The Taiwan Banker

The Taiwan Banker

Editor's note

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The Pandemic will Drive the Transformation of Industries 2021.06 The Taiwan Banker NO.138

Taiwan has been an outlier during the coronavirus pandemic. By preventing community transmission before mid-May, it had been able to carry on mostly as normal, with even activities like singing and drinking at KTV considered completely normal. Many people expected that it would continue in this state indefinitely, until the rest of the world caught up and life returned to the way it had been before the pandemic. In fact, since early 2020, outside of Taiwan life has changed dramatically, whether in advanced or developing countries. Lockdowns have deprived families of last chances to see their relatives, weakening familial ties.

Therefore, Taiwan should cherish the time it has had over the past year. During that time, through research, and through costly trial and error, we have learned about the virus and its testing methods, and treatments. The vaccines developed abroad and in Taiwan will deprive the virus of the ability to spread exponentially.

Now, as Taiwan starts level 3 containment measures, it is only entering a stage that many other countries are familiar with. It has become much more difficult for the Taiwan Center for Disease Control (CDC) to track the source of each infection. Instead, its primary goal is now to prevent uncontrolled spread. In other words, we must assume now that the virus is everywhere. But because of the year we bought, we have medical expertise, an ample supply of protective equipment like masks, and plenty of alcohol-based hand sanitizer. We are no longer fighting bare-handed. As long as we are vigilant, we can hold on for another half year before mass vaccination. We must wait patiently for the light at the end of the tunnel.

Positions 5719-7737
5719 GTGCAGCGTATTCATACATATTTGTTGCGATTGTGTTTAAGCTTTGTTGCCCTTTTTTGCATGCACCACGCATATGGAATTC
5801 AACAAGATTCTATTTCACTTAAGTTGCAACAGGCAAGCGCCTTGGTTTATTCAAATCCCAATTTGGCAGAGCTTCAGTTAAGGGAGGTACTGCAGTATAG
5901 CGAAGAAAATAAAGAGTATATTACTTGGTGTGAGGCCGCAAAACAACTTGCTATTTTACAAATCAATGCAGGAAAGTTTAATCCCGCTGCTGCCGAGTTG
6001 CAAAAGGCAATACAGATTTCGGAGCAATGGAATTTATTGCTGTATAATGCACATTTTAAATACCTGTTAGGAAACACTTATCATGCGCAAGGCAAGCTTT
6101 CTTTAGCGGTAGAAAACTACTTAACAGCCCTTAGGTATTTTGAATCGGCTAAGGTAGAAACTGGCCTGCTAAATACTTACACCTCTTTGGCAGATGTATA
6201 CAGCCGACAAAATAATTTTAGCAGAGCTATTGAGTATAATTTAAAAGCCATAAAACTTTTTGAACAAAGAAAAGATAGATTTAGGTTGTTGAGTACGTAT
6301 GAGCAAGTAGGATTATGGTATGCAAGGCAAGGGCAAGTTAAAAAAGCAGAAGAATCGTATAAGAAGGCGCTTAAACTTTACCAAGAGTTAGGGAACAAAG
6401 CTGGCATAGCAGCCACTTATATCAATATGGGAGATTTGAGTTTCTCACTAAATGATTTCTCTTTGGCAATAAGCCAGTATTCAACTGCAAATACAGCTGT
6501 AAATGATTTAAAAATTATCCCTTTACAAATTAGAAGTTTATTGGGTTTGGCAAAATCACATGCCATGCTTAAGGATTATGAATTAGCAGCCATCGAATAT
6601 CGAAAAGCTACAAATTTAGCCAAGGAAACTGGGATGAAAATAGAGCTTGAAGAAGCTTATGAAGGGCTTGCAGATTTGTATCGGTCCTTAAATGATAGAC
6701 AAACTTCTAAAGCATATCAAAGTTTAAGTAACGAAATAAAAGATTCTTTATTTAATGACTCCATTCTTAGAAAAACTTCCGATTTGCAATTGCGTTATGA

In fact, looking at the experiences of foreign countries over the past year, whether it is hotel modification to provide space for work from home (WFH), or wider use of AI and robotics to participate in epidemic prevention, a number of industries have evolved quite comprehensively in response to the pandemic. Technology companies responded in a timely manner to the large number of WFH workers to provide a better user experience. Microsoft’s Teams communication platform designed functions such as virtual commutes and fatigue detection to improve work-life balance in the WFH world. These developments mark the advent of the "post-epidemic innovation" era.

Financial services have also undergone great changes. Institutions have increased fintech use, and adjusted service concepts and compliance functions. In order to maintain uninterrupted services, Taiwan’s Financial Securities Commission (FSC) also considered the use of mobile video pilots to temporarily replace personal signatures and meetings. Taiwan will likely also refer to the industry experiences of other countries for these applications, helping develop its financial industry in the post-epidemic innovation era.

Physical branches of banks will not only improve disinfection, but also reposition themselves and add value to their online services. We should use this level 3 period to test our attitudes, and acknowledge that the future has come. Only through more applications and innovations can we continue this momentum in the post-pandemic world.

The future is here. Let’s capitalize on the opportunities. Meanwhile, in six months’ time, we will be able to gather at the KTV for drinks.